As the Dow Jones was erasing its earlier 2018 downward trend in December, most business headlines predicted that a recession is just around the corner.
Five months into 2019, the Dow has mostly rebounded close to its 2018 heights, but fears about recessions abound. The Federal Reserve appears to be stricter with rate hikes, the housing market seems to be softening, and consumer spending is down.
For many economists, the question is not whether a recession is in our future, but when—and how bad will it be?
A closely-watched survey released in February by the National Association for Business Economics (NABE) found that 77% of the surveyed economists predicted that the United States would fall into a recession by 2021.
NABE surveyed about 300 top economists at high-level institutions in the early months of 2019. Of those surveyed, 10% said a recession would strike in 2019, 42% thought it would hit in 2020, and another 25% predicted 2021.
“Three-fourths of the NABE Policy Survey panelists expect an economic recession by the end of 2021,” NABE President Kevin Swift, who is also the chief economist at the American Chemistry Council, said in a statement.
In general, though, those surveyed said that they approved of how the Fed was responding to economic trends.
“Business economists continue to approve of current monetary policy,” Swift added. “Nearly three-quarters of panelists believe that the Federal Reserve’s policy is ‘about right,’ roughly the same percentage as in the August survey. A majority of panelists continues to believe the Fed should maintain its current inflation target of 2%.”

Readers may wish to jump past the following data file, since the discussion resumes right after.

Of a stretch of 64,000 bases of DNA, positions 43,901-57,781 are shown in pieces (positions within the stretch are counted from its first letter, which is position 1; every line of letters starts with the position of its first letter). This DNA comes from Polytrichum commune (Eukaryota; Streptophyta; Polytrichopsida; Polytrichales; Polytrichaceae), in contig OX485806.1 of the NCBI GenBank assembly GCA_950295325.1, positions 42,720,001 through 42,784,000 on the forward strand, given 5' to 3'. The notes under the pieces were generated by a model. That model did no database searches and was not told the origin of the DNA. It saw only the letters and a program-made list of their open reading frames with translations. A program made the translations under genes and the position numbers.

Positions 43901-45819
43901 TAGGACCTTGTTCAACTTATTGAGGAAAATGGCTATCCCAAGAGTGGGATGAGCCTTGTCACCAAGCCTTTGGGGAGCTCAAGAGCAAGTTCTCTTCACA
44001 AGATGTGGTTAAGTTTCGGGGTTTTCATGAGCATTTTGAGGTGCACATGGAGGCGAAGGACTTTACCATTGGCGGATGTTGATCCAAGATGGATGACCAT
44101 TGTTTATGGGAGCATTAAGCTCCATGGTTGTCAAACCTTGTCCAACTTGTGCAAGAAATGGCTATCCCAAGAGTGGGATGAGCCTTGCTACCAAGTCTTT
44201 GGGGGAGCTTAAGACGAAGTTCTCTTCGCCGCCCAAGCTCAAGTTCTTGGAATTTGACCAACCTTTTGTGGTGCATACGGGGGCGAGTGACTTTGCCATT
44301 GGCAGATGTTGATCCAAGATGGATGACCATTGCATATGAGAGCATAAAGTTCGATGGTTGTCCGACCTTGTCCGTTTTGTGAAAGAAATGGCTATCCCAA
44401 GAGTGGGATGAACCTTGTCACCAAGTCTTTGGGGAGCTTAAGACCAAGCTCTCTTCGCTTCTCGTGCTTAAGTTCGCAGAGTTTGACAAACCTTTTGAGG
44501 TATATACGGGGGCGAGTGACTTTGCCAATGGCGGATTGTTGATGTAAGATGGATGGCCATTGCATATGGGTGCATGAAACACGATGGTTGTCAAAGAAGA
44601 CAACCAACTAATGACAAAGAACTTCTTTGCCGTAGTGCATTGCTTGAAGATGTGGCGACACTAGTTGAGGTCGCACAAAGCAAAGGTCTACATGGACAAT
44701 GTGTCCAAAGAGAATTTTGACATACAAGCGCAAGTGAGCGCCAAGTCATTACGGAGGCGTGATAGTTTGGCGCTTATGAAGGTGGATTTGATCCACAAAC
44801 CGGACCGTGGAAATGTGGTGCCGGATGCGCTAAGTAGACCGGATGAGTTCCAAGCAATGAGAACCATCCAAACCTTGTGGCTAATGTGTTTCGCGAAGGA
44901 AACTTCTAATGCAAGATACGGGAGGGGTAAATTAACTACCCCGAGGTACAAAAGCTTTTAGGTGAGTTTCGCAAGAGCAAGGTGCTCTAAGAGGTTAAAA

Importantly, it appears that these economists are closely watching the national deficit. For the fiscal year 2018, the deficit represented 3.85% of gross domestic product.
“A majority of panelists also indicates they would be worried about a budget deficit in the US that equaled up to 4% of gross domestic product,” said Swift.
Other economists seem to believe the fear is overblown. A CNBC survey released at the end of April found that 21% believed that a recession would occur by the middle of 2020.
Many in this survey wanted the Fed to raise interest rates this year.
“The Fed has clearly pivoted from being autopilot hawkish to ‘The Year of Living Patiently,’” Art Hogan, chief market strategist at National Securities, said in the survey. “I think one of the biggest surprises for 2019 may well be stabilizing economic growth globally and a fourth-quarter rate hike by the US Federal Reserve.”
Some economists are saying that even if a recession comes, it would not be as bad as the 2008 contraction.
“At present, I don’t see any major economic or financial bubbles that are just begging to be pricked,” economist A. Gary Shilling wrote in Bloomberg. “The only possibilities are excess debt among US nonfinancial corporations and the heavy borrowing in dollars by emerging-market economies in the face of a rising greenback.”
Recessions are part of the business cycle, so it is likely that the economy will take a hit within the next few years. The big question, though, is if the upcoming recession will strike as hard as the economy boomed last year.